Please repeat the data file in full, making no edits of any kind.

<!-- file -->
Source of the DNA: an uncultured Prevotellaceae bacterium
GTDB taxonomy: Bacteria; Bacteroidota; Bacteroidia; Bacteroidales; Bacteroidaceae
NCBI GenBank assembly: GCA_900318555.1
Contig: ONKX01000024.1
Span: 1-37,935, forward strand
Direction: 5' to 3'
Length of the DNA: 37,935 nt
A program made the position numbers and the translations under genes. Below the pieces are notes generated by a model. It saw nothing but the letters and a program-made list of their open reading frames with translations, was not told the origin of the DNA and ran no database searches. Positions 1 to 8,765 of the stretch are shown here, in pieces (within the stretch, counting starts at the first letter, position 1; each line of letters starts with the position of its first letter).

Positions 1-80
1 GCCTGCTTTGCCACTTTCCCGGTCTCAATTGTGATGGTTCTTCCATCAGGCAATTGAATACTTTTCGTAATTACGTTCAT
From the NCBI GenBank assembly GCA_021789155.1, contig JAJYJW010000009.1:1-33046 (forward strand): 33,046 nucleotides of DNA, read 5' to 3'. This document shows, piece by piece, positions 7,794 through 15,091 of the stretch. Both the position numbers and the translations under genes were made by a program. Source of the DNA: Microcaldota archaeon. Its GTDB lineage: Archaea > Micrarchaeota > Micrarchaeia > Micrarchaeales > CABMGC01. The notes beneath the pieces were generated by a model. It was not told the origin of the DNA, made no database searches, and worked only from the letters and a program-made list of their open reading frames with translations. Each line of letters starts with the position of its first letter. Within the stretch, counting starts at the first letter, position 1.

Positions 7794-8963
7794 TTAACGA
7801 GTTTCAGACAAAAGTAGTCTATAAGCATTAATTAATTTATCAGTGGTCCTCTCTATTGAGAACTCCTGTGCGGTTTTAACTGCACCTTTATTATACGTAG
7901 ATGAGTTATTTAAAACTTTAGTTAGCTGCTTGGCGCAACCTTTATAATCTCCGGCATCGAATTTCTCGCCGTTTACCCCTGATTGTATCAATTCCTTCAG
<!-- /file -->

Source of the DNA: an uncultured Prevotellaceae bacterium
GTDB taxonomy: Bacteria; Bacteroidota; Bacteroidia; Bacteroidales; Bacteroidaceae
NCBI GenBank assembly: GCA_900318555.1
Contig: ONKX01000024.1
Span: 1-37,935, forward strand
Direction: 5' to 3'
Length of the DNA: 37,935 nt
A program made the position numbers and the translations under genes. Below the pieces are notes generated by a model. It saw nothing but the letters and a program-made list of their open reading frames with translations, was not told the origin of the DNA and ran no database searches. Positions 1 to 8,765 of the stretch are shown here, in pieces (within the stretch, counting starts at the first letter, position 1; each line of letters starts with the position of its first letter).

Positions 1-80
1 GCCTGCTTTGCCACTTTCCCGGTCTCAATTGTGATGGTTCTTCCATCAGGCAATTGAATACTTTTCGTAATTACGTTCAT
From the NCBI GenBank assembly GCA_021789155.1, contig JAJYJW010000009.1:1-33046 (forward strand): 33,046 nucleotides of DNA, read 5' to 3'. This document shows, piece by piece, positions 7,794 through 15,091 of the stretch. Both the position numbers and the translations under genes were made by a program. Source of the DNA: Microcaldota archaeon. Its GTDB lineage: Archaea > Micrarchaeota > Micrarchaeia > Micrarchaeales > CABMGC01. The notes beneath the pieces were generated by a model. It was not told the origin of the DNA, made no database searches, and worked only from the letters and a program-made list of their open reading frames with translations. Each line of letters starts with the position of its first letter. Within the stretch, counting starts at the first letter, position 1.

Positions 7794-8963
7794 TTAACGA
7801 GTTTCAGACAAAAGTAGTCTATAAGCATTAATTAATTTATCAGTGGTCCTCTCTATTGAGAACTCCTGTGCGGTTTTAACTGCACCTTTATTATACGTAG
7901 ATGAGTTATTTAAAACTTTAGTTAGCTGCTTGGCGCAACCTTTATAATCTCCGGCATCGAATTTCTCGCCGTTTACCCCTGATTGTATCAATTCCTTCAG